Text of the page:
The Rotary-Electric Mazda Iconic SP Concept Could Save the Sports Car
The Mazda Iconic SP concept made its debut at the Japan Mobility Show today with a novel feature that sports car fans have been clamoring for since 2012: a rotary engine. Looking very much like the company’s Vision Study design piece from last year, the fixed-roof Iconic SP is a bit larger than the current MX-5 Miata, making it a tantalizing continuation of the RX-7’s legacy.
But unlike that legendary coupe, the Iconic SP makes use of its two-rotor mill not to drive the wheels, but to charge a battery of unknown capacity, which then sends juice to an unspecified electric motor layout. While there are those burning questions about the so-called R-EV’s powertrain specifics, wherever the juice comes from, there sure is a lot of it – 365 horsepower to be precise. Mazda says the rotary can run on a variety of fuels, including hydrogen and renewable fuel, and the battery can also be plugged into a home outlet to recharge it.
Gallery: Mazda Iconic SP Concept
Coming in at 164.6 inches long by 82.8 inches wide and 45.2 inches high, the Iconic SP is 10.5 inches longer than a current MX-5 Miata and 4.1 inches shorter than a 1995 RX-7. According to the company, the Iconic SP weighs in at a slightly portly 1,450 kilograms (3,197 pounds), making it about 400 pounds heavier than the RX-7 and about 800 pounds more than the Miata. Such is the price one pays for electrons, and the Iconic SP still isn’t that heavy compared to the 3,342-pound Toyota Supra or 3,519-pound Nissan Z.
It wears its size very well, too. Mazda says the compact powertrain allows a very low hood and ultra-compact dimensions, and the Iconic SP’s Coke-bottle fenders provide a modern contrast to the RX-7-style windows and rear hatch. The automaker’s modern grille shape appears on the nose, and Venn-diagram taillights recall both the NA-generation Miata and FC-generation RX-7. The doors open in a graceful, upward motion, not unlike Aston Martin’s swan wing design. The Iconic SP is painted a beautiful shade called Viola Red, which is brighter than the company’s signature Soul Red Crystal – appropriate for a sports car.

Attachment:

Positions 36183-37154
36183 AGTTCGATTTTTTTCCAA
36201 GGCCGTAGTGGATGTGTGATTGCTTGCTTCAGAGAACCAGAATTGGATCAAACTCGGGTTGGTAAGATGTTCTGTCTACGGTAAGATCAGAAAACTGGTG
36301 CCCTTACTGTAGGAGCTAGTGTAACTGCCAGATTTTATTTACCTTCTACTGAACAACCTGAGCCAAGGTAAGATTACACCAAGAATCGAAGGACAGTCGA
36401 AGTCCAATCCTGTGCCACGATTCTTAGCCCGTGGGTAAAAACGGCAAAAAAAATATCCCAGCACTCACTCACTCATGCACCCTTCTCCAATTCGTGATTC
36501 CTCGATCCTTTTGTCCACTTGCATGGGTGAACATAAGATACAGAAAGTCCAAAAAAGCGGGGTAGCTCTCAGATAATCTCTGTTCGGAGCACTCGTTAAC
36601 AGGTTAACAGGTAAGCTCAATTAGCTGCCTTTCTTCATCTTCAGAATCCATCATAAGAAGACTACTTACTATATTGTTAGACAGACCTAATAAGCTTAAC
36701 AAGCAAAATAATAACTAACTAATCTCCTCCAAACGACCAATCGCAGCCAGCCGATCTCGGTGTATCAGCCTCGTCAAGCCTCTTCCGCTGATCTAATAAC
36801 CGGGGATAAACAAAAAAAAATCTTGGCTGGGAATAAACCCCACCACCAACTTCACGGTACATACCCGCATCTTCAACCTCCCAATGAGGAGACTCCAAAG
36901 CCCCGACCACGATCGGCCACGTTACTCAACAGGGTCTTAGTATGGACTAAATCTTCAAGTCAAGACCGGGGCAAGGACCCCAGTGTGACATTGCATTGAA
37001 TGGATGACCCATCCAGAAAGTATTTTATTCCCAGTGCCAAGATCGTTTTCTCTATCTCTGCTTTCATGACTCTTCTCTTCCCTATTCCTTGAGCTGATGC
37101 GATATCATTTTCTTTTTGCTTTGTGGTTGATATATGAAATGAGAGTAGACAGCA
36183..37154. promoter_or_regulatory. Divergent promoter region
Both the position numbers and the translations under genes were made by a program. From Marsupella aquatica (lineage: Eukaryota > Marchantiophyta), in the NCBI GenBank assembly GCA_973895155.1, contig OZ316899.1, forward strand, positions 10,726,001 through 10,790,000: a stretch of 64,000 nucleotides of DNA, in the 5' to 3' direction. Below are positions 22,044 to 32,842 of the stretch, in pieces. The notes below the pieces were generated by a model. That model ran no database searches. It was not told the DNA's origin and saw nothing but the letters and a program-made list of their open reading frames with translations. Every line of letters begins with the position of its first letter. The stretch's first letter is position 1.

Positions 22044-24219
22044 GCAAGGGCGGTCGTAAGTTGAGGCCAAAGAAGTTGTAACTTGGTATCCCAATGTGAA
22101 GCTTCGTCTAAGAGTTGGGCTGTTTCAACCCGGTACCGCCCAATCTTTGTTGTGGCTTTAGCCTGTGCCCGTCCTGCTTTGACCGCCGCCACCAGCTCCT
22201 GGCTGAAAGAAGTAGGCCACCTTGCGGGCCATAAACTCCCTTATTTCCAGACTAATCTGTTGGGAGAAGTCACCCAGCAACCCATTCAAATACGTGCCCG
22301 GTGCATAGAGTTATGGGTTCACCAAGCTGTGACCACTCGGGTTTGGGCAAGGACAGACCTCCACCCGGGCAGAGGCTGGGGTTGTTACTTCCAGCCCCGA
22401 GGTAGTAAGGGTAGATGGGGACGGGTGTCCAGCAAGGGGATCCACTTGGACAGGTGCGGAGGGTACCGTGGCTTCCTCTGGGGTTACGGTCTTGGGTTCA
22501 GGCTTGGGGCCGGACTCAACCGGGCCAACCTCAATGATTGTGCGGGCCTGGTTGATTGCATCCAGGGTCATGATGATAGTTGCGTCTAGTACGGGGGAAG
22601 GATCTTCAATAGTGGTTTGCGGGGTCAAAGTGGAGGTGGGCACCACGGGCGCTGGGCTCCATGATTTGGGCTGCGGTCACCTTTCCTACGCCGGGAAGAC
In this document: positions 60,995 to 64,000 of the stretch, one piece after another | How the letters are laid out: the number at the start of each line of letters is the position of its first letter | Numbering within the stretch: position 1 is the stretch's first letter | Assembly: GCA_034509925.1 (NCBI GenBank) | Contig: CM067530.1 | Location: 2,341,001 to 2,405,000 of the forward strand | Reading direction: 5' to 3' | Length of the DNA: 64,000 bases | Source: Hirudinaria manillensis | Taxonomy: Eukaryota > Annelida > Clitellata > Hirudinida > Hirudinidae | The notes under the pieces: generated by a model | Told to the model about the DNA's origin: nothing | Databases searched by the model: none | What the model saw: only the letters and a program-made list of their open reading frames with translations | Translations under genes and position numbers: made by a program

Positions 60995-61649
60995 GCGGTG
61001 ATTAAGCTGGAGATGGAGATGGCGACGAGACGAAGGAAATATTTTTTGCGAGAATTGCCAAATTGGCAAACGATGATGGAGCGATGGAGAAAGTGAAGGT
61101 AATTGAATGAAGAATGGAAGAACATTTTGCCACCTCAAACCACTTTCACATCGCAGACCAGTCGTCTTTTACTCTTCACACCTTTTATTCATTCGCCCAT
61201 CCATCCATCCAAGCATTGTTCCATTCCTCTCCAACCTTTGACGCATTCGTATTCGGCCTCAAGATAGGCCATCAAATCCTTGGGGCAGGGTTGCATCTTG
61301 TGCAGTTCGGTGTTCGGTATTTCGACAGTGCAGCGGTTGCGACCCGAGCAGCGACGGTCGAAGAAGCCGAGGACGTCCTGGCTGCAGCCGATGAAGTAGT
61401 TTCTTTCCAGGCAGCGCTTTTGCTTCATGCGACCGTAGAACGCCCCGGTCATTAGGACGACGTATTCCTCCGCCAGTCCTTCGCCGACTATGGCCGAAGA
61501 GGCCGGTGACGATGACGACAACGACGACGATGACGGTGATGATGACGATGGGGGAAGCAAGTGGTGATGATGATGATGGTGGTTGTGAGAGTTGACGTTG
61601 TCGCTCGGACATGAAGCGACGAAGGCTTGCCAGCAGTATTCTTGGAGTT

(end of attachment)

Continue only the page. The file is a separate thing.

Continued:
Inside, the Iconic SP is a triumph of minimalism, with a typewriter-key gear selector, digital instrument cluster, and small infotainment display being the only distractions from its curvaceous, flowing design. The kakenui stitching first seen on the CX-90 SUV appears on the Iconic SP concept’s dashboard and door panels, and the seats wear biofabric upholstery (a word we haven’t heard Mazda use since it developed a seat material made from renewable plastic in 2009).
The combination of plug-in electric and range-extender tech isn’t new, even at Mazda – the MX-30 PHEV has a 0.8-liter single-rotor powerplant under the hood to keep the battery charged. The two-rotor engine in the Iconic SP might displace 1.6 liters, given the MX-30 uses a 0.8-liter single-rotor design. What’s more, the mill in the sports car can be used as a V2L generator, appropriate for everything from tailgate parties to backup power during severe weather.
Mazda describes the engine architecture as scalable, so it’s possible the renewable-fuel rotary technology could be used for other applications. Dedicated home generators could make use of small-displacement rotaries, while larger vehicles could potentially daisy-chain rotors together to make bigger power. That said, the Iconic SP concept is a vehicle that is intended to underscore Mazda’s commitment to driving enjoyment first and foremost.
“Mazda will always deliver vehicles that remind people that cars are pure joy and an indispensable part of their lives,” said company Representative Director, President, and CEO Masahiro Moro. “As a car-loving company that mass produces the inspiring mobility experience, we are committed to shaping the future … where everyone can proudly say, ‘We love cars.’”
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